Screenshot of child's Greenlight balances, including an Online Gaming greenlight.

Level up with a video games budget

Due to the fast pace of the gaming industry, new trends can keep prices steep. Use these updates as an opportunity to talk about a magical thing called budgeting. Discuss how your child can’t get the latest game in their favorite franchise without the proper savings or budget.

With Greenlight, parents have the ability to limit how much kids spend on games, which helps eager gamers from going overboard.

Ohio mom Heather Renee Gilbert shared the secret to her game-loving son’s success.

“My son uses his Greenlight card for Xbox games. I created an Online Gaming greenlight for him where I put money specifically for that purpose into it. He earns that money with grades at school and his behavior. Having the greenlight specific for gaming is amazing because if I didn’t set a limit on what he spent on games, he would blow through all the money I gave him on just that. Now he knows exactly what he can spend on his games. No game money in the greenlight means he can’t spend more than what he has.”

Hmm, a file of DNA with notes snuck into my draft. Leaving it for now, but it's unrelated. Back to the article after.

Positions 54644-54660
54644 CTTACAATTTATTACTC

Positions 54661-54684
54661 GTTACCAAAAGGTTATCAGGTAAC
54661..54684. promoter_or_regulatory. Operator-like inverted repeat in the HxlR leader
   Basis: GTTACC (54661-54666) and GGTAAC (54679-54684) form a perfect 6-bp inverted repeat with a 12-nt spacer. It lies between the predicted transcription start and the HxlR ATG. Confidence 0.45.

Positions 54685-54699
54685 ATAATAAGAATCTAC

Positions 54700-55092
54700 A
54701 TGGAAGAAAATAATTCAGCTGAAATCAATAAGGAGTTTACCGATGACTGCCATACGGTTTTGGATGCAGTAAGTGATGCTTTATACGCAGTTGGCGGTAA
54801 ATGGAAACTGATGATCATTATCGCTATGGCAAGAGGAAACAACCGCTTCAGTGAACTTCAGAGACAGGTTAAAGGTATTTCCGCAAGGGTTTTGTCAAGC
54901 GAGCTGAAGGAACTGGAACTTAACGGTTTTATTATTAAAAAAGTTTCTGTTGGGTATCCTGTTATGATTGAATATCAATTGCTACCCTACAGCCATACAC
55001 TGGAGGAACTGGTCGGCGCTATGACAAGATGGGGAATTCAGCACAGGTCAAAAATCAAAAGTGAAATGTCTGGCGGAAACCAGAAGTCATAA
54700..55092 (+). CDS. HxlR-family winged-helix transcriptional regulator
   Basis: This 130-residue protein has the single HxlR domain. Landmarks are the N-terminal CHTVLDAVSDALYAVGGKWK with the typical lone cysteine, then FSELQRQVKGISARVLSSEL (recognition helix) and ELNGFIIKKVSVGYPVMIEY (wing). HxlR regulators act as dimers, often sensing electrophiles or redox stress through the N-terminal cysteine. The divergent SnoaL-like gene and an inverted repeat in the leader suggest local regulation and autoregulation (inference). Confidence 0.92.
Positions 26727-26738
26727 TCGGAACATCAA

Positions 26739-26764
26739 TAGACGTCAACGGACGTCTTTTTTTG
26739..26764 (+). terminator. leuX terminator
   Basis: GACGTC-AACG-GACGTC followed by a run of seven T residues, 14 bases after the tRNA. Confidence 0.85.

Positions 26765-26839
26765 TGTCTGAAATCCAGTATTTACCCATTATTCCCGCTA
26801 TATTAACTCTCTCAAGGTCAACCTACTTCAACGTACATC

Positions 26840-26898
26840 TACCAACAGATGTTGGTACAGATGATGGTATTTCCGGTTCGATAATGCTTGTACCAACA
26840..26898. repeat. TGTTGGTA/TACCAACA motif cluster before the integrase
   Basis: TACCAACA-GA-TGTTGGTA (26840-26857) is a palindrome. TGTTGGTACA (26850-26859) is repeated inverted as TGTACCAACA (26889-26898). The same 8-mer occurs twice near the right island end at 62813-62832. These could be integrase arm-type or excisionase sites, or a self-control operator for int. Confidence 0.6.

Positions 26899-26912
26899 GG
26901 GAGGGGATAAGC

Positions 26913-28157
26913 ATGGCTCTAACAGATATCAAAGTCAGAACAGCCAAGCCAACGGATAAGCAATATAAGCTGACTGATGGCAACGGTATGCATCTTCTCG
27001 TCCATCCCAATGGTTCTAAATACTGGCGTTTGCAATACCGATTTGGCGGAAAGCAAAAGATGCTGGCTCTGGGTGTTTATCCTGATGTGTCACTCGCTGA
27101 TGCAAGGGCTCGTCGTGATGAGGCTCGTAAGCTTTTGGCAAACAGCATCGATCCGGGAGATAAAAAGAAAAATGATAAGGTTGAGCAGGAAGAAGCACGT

Screenshot of Greenlight's spend controls, where parent can manage how much children can spend in certain categories.

Talk that gaming and finance talk with your kids

Raising financially-smart kids sometimes means getting crafty with teaching opportunities. The more relevant the topic, the more engaging the conversation can be. If your kids are into video games, why not start money talks around one of their favorite things?

Greenlight can help

Sign up your family for Greenlight today to explore your own lessons in earning, spending, saving and giving.